Heath W. Lowry, the Atatürk Professor of Ottoman and Modern Turkish Studies, has been a member of the Princeton faculty for twenty years. Prior to that time he was a founding member of the history department at Bosphorus University in Istanbul, Turkey, from 1973 to 1980 and a senior research associate at Harvard University’s Dumbarton Oaks Research Library and Collection in Washington, D.C., from 1980 to 1983. Between 1983 and 1993, he established and directed the Institute of Turkish Studies in Washington, D.C. Currently, together with his position at Princeton University, he serves as an adviser to the chair of the Board of Trustees of Bahçeşehir University in Istanbul.
Heath began his “ongoing affair” with Turkey as a Peace Corps volunteer in a small Turkish village in the mid-1960s, and since then he has worked on different aspects of Turkish history and culture. He is one of the rare American historians with a superb command of colloquial Turkish and a mastery of different Ottoman scripts used between the fifteenth and twentieth centuries. As a result, Heath has produced highly original works based upon source material ranging from tax records and censuses to poetry and mosque inscriptions. The fields that he has studied include institutional, urban, cultural, economic, architectural, and diplomatic histories. Heath has researched and written about the entire chronological scope of Ottoman and modern Turkish history.
Heath is a renowned scholar and prolific author. His earlier books include: Trabzon Şehrinin İslamlaşma ve Türkleşmesi, 1481–1583 (1981) and its English edition, The Islamization and Turkification of Trabzon (Trebizond), 1461–1583 (2009); The Story Behind Ambassador Morgenthau’s Story (1990); Studies in Defterology: Ottoman Society in the Fifteenth and Sixteenth Centuries (1992); Fifteenth Century Ottoman Realities: Christian Peasant Life on the Aegean Island of Limnos (2002); Ottoman Bursa in Travel Accounts (2003); The Nature of the Early Ottoman State (2003); Defterology Revisited: Studies on 15th and 16th Century Ottoman Society (2008); and An Ongoing Affair: Turkey and I (2008).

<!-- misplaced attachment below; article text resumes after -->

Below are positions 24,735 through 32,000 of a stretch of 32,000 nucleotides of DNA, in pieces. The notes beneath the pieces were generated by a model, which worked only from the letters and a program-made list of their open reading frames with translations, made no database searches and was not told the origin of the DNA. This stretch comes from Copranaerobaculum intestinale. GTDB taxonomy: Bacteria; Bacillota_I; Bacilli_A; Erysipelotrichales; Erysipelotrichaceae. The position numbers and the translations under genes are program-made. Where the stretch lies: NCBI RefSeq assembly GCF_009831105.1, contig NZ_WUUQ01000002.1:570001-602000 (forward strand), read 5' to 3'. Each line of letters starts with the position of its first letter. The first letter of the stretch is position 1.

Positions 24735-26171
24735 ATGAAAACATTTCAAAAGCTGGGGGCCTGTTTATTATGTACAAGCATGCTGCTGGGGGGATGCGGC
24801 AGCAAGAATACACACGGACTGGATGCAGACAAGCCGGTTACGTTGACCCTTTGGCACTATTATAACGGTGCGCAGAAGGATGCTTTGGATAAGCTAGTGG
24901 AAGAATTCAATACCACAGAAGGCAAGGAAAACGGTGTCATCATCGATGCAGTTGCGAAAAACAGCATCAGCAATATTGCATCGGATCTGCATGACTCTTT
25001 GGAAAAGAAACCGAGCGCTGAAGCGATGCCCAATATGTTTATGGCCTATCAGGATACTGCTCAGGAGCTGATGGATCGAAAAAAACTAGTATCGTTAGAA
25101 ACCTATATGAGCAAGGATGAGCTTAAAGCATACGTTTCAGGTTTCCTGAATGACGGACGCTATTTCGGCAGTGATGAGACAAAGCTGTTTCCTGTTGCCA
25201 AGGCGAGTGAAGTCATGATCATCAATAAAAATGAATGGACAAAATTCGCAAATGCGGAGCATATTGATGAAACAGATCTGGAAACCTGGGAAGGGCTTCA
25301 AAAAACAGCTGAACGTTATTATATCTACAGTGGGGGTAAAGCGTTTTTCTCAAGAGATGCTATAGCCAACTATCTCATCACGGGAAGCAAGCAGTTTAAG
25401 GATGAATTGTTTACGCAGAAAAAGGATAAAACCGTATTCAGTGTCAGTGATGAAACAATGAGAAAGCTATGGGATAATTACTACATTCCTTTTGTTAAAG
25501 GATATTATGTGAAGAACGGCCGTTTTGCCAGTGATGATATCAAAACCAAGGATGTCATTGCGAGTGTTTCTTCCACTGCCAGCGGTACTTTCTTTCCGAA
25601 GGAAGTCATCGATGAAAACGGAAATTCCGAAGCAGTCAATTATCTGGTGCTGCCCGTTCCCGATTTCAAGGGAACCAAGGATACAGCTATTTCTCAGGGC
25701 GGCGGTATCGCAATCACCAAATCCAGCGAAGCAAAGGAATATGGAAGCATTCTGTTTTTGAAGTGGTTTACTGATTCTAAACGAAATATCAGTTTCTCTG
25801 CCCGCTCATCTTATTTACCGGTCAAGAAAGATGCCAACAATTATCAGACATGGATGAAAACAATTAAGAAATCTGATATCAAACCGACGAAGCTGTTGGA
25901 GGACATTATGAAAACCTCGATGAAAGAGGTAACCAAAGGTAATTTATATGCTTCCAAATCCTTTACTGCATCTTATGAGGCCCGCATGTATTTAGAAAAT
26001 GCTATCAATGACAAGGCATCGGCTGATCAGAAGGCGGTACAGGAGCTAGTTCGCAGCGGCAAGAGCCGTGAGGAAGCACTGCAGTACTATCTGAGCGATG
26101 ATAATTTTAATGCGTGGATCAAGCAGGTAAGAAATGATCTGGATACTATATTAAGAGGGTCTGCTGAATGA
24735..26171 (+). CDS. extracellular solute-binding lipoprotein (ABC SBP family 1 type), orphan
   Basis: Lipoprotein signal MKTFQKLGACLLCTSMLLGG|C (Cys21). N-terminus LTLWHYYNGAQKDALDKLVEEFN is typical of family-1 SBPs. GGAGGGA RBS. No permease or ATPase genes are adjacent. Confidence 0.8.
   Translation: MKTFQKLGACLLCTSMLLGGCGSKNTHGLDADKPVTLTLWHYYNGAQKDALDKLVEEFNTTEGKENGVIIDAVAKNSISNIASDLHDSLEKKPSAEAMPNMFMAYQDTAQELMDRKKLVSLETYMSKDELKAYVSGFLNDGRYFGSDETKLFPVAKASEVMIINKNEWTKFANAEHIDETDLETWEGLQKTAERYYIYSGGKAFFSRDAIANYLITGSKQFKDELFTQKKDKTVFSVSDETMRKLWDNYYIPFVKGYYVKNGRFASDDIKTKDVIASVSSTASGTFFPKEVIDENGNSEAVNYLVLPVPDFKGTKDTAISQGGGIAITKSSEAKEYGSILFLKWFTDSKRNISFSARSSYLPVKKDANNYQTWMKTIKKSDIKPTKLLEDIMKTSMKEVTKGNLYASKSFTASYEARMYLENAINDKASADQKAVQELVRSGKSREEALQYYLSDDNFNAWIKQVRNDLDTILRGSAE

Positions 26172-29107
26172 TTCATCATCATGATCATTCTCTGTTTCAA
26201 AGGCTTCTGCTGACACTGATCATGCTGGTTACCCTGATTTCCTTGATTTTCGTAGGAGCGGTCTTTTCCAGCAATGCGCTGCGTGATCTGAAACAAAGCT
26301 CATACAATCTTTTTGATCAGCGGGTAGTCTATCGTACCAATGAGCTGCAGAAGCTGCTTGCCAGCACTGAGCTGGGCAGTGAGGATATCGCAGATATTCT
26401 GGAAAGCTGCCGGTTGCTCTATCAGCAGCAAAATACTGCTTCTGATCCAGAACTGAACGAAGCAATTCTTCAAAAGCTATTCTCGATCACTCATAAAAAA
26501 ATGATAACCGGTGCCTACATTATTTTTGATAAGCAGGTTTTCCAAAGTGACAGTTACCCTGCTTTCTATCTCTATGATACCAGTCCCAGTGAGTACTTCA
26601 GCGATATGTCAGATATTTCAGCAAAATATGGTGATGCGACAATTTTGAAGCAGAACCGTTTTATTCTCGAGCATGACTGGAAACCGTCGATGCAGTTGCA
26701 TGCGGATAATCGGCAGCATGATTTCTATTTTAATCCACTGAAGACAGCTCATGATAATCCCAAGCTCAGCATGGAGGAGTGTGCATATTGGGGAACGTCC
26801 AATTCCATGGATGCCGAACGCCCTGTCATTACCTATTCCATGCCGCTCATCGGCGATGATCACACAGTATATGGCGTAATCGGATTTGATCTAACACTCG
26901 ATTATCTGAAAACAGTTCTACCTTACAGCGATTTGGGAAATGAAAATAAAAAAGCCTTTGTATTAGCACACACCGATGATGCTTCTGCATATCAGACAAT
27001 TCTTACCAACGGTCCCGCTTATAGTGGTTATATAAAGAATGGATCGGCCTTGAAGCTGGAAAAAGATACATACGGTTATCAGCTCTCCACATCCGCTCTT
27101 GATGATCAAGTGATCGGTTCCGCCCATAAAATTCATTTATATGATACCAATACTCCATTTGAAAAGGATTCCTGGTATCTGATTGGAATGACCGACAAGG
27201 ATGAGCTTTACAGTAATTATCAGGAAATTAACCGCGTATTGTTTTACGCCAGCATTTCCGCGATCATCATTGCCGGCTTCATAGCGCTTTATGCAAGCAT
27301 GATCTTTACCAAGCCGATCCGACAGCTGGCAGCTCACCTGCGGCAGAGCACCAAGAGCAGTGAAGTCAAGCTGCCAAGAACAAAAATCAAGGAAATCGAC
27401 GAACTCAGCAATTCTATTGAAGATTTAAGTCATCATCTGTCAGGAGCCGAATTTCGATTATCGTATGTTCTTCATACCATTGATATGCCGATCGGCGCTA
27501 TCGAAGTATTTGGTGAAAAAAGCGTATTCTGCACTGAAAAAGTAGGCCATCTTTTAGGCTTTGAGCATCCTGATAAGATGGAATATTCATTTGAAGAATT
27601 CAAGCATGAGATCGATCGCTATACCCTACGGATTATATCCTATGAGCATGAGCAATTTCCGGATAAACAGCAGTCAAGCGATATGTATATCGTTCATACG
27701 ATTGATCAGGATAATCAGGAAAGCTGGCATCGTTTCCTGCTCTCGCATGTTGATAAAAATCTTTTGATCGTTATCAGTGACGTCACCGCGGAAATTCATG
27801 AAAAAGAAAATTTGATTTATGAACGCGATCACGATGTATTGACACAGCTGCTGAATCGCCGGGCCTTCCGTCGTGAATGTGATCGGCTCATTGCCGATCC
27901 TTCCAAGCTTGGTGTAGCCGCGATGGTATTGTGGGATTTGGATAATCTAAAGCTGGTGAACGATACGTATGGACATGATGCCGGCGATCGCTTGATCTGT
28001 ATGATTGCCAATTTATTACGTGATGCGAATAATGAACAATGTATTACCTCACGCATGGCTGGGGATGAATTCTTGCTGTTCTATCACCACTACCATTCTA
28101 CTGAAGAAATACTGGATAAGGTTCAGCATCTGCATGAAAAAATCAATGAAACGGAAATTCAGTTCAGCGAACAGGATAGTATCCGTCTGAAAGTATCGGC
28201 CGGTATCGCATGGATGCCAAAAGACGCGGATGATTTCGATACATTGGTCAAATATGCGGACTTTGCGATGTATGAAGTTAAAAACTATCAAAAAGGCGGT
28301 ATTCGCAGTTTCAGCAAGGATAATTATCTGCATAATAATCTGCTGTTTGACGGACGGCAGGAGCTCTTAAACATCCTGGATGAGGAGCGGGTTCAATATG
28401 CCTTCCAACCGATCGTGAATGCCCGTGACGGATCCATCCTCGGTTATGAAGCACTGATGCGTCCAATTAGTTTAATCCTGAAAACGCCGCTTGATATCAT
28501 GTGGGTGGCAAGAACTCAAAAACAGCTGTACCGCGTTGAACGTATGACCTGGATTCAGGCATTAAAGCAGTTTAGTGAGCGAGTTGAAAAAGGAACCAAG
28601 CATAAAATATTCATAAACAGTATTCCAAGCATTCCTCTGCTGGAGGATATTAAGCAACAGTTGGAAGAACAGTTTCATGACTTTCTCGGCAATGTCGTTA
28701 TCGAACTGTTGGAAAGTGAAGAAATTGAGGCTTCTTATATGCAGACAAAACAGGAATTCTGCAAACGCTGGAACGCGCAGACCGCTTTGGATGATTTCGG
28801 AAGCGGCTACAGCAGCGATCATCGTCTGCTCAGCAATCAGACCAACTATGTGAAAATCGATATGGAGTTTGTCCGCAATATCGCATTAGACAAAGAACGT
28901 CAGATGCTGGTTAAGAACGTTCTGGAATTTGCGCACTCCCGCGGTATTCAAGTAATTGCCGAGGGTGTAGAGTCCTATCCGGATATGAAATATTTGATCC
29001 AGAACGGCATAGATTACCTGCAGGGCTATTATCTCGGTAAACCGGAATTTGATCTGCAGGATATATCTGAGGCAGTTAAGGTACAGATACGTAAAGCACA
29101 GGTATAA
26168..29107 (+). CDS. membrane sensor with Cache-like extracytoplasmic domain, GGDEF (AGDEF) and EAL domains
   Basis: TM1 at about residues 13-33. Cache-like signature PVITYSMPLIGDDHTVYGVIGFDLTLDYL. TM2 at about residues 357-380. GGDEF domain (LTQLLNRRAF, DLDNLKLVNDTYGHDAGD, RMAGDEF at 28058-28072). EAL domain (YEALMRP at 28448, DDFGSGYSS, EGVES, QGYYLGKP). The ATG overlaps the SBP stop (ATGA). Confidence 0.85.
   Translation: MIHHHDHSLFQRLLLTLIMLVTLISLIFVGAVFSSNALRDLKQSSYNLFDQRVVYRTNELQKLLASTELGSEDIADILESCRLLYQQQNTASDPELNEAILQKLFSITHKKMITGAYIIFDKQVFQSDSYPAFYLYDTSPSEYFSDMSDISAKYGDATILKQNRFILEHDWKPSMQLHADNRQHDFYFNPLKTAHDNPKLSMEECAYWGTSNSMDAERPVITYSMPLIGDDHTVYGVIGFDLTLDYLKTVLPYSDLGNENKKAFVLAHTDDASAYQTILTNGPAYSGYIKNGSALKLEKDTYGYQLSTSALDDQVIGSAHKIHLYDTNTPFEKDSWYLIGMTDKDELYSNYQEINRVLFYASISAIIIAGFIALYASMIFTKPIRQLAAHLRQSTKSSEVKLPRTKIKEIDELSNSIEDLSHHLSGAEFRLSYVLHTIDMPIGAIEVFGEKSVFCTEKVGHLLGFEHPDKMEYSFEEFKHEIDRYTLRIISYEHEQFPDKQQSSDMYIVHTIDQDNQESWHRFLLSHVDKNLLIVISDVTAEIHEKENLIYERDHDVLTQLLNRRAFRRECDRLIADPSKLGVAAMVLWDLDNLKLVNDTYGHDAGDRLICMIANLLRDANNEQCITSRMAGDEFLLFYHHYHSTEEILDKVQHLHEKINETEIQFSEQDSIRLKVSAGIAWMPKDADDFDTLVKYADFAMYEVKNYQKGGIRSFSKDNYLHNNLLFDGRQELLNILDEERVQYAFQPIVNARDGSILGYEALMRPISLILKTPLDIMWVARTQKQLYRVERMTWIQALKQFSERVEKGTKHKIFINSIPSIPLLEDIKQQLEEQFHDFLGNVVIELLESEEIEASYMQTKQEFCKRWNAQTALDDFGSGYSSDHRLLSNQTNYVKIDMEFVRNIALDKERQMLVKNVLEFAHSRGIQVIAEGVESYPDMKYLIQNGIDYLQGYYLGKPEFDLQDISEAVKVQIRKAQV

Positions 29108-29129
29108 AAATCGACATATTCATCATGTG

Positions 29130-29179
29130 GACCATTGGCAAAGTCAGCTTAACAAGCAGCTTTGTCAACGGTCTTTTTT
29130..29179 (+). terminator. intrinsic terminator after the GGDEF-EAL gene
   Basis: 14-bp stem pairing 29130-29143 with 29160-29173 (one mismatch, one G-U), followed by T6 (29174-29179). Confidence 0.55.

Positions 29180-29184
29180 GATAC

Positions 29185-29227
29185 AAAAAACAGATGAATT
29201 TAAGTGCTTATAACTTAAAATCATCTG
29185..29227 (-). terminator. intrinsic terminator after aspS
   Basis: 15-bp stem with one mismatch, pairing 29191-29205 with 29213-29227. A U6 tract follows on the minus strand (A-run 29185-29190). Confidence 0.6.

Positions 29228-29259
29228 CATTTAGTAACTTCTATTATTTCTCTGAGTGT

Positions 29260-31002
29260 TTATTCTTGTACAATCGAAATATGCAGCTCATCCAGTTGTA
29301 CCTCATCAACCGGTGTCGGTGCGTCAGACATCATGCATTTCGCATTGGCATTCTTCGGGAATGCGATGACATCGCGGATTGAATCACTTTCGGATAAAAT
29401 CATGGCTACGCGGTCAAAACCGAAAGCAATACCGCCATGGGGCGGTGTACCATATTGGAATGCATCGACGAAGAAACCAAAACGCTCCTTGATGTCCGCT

His most recent works, all of which have been published by Bahçeşehir University, include: The Shaping of the Ottoman Balkans, 1350–1550: Conquest, Settlement, and Infrastructural Development of Northern Greece (2008); The Evrenos Dynasty of Yenice Vardar (Giannitsa) (2008); In the Footsteps of the Ottomans: A Search for Sacred Spaces and Architectural Monuments in Northern Greece (2009); Ottoman Architecture in Greece (2009); The Evrenos Dynasty of Yenice-i Vardar: Notes and Documents (2010); The Evrenos Family and the City of Selânik (2010); Historical Vestiges of Niyâzî Mısrî’s Presence on the Island of Limnos (2011); Remembering One’s Roots: Mehmed Ali Paşa of Egypt’s Links to the Macedonian Town of Kavala (2011); Clarence K. Streit’s The Unknown Turks: Mustafa Kemal Paşa, Nationalist Ankara and Daily Life in Anatolia (2011); Hersekzāde Ahmed Paşa: An Ottoman Statesman’s Career and Pious Endowments (2011); In the Footsteps of Evliyâ Çelebi: The Seyahatnâme as Guidebook (2012); and Fourteenth Century Ottoman Realities: In Search of Hâcı-Gâzî Evrenos (2012).
Since May 2010, Heath has been a distinguished visiting professor at Bahçeşehir University, where he serves as the coordinator of the program in early Ottoman history.
In his retirement, Heath is planning to write more books on Ottoman history and architecture, to establish a major research center for early Ottoman studies in Istanbul, and to enjoy the Turkish way of life as he continues his ongoing affair with Turkey.